Review: Bartellow aka Benedikt Brachtel returns to ESP Institute with remixes of tracks from his 2017 album, Panokorama. First up is Florian Kupfer from L.I.E.S, who turns "Sala Sensei" into a teased out lo-fi jam, with cavernous filters cascading into epic drops. Gilb'r from Versatile also opts for a dubbed out take on the same track, but it has a softer, more shimmering approach as a dub groove chugs away in the background. Given their reputation for making lean, linear club techno, it comes as no surprise that Skudge's take on "Clypp" is an expertly streamlined, tracky affair, but this is a largely out-there remix package, as evidenced by Ground's warbling, sub-aquatic take on "Clypp".
Review: Bartellow is German producer Beni Brachtel, an artist that has been in involved with Lovefingers' ESP Institute for some time and as a member of label favourites Tambien, alongside Marvin Schuhmann & Valentino Betz of Public Possession. It's a pretty diverse affair on his debut Pankorama LP, starting off with the rather rather Pal Joey sounding "Sala Sensi" before he dives into some cosmo-balearic tinged ambient on the lovely "Clypp". Dusty swing-fuelled underground house is covered covered on the appropriately titled "Shufflington" or especially the stopmin' "Operator In Excelsis". "Notion" bridges the gap between label head Andrew Hogge's fascination with the exotic and analogue electronics wonderfully.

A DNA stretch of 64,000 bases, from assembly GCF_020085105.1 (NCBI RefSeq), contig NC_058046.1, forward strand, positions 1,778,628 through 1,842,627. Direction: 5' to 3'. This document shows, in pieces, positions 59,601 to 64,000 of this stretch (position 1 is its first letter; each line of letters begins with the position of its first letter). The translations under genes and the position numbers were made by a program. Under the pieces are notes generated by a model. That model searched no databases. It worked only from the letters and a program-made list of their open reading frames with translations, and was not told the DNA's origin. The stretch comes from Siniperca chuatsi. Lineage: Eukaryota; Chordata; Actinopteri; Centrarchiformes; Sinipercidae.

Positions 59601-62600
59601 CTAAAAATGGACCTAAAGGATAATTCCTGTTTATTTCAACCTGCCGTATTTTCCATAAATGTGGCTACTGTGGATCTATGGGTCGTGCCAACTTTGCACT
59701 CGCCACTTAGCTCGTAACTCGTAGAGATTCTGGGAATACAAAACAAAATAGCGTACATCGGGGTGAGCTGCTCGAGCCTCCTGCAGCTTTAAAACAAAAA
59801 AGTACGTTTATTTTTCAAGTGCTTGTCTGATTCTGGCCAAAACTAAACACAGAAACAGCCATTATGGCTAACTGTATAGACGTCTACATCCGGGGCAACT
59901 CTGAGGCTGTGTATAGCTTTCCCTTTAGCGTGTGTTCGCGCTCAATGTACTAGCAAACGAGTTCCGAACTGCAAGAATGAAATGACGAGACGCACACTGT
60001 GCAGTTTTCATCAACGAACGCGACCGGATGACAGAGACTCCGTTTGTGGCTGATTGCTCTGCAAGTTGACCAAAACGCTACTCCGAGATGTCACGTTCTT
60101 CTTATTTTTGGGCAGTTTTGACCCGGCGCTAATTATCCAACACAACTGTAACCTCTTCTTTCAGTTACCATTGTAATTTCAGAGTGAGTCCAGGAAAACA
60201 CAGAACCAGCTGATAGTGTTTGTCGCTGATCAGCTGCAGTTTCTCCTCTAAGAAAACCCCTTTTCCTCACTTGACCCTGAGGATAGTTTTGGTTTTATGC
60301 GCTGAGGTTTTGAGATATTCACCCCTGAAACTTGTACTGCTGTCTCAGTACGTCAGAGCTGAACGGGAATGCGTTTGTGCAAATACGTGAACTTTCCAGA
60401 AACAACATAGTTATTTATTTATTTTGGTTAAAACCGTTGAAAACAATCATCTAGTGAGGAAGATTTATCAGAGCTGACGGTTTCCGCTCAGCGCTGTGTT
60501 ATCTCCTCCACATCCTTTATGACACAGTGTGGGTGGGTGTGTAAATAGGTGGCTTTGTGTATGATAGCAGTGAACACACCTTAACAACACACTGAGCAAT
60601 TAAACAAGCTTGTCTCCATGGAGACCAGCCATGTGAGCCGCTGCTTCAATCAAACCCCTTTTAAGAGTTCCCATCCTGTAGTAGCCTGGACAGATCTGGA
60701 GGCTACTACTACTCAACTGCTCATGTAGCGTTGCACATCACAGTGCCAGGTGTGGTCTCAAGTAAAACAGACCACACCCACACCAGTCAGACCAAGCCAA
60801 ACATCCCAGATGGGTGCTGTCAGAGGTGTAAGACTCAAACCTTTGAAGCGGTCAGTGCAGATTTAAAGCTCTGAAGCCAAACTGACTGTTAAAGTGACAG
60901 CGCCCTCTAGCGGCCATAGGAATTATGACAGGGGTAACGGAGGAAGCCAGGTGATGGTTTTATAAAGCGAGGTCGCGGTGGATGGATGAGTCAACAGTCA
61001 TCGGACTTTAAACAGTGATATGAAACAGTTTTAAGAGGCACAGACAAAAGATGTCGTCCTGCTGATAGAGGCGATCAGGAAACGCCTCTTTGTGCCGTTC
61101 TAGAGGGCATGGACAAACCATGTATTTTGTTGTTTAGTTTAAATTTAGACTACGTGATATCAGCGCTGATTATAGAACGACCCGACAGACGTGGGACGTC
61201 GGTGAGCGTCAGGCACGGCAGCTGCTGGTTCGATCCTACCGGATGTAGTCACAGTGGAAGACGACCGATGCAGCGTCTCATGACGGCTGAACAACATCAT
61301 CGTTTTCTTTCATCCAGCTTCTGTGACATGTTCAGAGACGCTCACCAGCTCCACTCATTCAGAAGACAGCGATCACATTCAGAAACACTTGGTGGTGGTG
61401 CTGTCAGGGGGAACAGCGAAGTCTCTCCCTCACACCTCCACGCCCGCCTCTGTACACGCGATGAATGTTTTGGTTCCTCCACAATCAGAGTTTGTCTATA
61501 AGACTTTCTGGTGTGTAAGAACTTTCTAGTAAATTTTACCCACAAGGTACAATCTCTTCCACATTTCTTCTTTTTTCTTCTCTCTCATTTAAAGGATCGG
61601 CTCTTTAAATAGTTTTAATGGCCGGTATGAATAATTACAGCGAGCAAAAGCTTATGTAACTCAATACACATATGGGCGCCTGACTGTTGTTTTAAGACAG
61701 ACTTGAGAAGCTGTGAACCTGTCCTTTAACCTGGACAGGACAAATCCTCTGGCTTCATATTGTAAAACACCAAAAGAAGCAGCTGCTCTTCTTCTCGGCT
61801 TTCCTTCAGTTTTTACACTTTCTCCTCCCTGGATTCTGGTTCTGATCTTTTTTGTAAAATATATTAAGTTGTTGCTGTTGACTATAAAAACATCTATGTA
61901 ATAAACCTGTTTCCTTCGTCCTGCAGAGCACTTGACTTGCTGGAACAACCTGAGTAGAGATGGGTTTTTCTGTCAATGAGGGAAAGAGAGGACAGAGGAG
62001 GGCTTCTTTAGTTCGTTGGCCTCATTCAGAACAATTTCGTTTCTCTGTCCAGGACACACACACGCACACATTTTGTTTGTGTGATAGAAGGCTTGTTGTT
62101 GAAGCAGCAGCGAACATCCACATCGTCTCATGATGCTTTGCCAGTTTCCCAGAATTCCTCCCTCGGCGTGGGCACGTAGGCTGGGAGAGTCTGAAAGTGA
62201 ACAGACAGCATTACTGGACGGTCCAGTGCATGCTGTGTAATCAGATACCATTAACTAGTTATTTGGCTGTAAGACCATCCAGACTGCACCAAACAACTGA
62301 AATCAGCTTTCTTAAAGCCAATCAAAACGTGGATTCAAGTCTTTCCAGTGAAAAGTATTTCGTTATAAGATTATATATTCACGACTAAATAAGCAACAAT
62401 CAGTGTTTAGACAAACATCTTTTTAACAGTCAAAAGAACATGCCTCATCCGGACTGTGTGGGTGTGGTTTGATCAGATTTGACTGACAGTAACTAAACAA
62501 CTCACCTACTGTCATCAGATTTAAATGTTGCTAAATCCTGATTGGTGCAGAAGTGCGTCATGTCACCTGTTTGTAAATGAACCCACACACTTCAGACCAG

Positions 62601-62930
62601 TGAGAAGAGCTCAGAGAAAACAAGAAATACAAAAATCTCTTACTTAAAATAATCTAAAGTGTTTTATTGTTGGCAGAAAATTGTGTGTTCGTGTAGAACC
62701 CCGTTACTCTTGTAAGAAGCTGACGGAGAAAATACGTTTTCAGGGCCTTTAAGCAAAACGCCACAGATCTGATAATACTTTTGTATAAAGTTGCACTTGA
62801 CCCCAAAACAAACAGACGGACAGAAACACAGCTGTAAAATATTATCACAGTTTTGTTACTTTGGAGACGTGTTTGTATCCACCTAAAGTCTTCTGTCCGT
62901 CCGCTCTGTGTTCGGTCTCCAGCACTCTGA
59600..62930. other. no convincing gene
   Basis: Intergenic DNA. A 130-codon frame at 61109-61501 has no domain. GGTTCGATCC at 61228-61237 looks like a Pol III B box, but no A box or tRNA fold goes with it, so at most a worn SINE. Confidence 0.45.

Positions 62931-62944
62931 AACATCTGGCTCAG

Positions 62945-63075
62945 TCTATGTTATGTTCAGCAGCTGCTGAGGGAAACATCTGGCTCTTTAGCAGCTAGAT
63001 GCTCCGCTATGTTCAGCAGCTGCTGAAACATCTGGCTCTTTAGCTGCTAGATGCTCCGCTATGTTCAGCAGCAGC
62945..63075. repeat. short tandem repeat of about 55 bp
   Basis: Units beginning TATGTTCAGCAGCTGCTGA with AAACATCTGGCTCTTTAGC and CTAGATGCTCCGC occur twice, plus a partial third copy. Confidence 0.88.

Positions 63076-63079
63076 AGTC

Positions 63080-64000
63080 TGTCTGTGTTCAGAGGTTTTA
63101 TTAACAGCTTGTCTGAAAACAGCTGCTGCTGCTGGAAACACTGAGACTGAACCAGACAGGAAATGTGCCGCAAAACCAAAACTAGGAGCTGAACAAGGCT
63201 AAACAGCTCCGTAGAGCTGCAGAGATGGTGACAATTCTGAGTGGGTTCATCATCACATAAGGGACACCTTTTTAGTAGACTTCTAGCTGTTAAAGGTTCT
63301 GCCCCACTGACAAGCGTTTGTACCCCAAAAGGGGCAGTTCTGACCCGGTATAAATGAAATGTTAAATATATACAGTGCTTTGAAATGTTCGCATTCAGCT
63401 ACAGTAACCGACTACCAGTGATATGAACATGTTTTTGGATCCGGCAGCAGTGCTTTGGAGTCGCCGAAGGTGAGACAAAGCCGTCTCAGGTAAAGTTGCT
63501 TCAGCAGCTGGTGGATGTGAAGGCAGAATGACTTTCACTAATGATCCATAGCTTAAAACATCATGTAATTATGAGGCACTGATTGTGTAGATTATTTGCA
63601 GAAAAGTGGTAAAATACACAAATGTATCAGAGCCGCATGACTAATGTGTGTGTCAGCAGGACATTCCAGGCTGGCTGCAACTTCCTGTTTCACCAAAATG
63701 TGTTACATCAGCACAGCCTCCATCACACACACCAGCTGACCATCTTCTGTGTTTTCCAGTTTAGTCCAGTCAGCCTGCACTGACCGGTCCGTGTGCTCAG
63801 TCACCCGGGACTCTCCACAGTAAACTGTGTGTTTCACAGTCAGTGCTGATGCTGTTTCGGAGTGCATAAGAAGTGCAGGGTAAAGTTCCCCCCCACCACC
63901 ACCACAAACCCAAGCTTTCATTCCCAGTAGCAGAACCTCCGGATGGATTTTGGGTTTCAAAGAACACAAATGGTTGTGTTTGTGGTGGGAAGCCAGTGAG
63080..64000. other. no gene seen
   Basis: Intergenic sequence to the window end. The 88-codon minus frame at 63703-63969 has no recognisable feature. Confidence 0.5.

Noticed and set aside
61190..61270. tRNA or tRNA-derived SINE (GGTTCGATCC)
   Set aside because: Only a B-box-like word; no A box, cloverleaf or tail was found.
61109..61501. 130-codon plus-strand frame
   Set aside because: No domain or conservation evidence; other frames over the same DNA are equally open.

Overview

Review: Killer four track EP of sumptuous deepness here from the Much Love imprint, with James Johnston, Alkalino, Alphabet City, Bartellow and Roman Rauch all stepping up to the plate with uptempo house jams. Johnston's title track takes on an almost proggy hue with a killer titular vocal hook, while Alkalino & Alphabet City's insouciant key-driven "Dolve A La Discoteca" has 'Ibizan terrace party' stamped indelibly across its forehead. Bartellow's loopy, jazz-fuelled slice of house exotica ("Perhaps Strang") leads into the deepest of the lot - just check those chords on Rauch's "Space Places"!
Review: Bobby Pleasure's Needs label continues to gather steam behind a message of togetherness, raising money for worth causes and trying to help those less fortunate in society. On this third instalment Lord Of The Isles leads the way with a typically romantic swoon of analogue bass and gorgeous 80s synth strings, while Mehmet Aslan lays down an earthly prowler powered by organic instrumentation. "Trust The Mountain" introduces Petwo Evans with a daring strain of broken electronica heavy on the crackling signal processing. Bartellow's "1001 (Skrillex Theme)" is a craft machine disco workout, and then Nick Gynn takes things tropical with the exotic tones and bold drum machine hits of "Jumanji".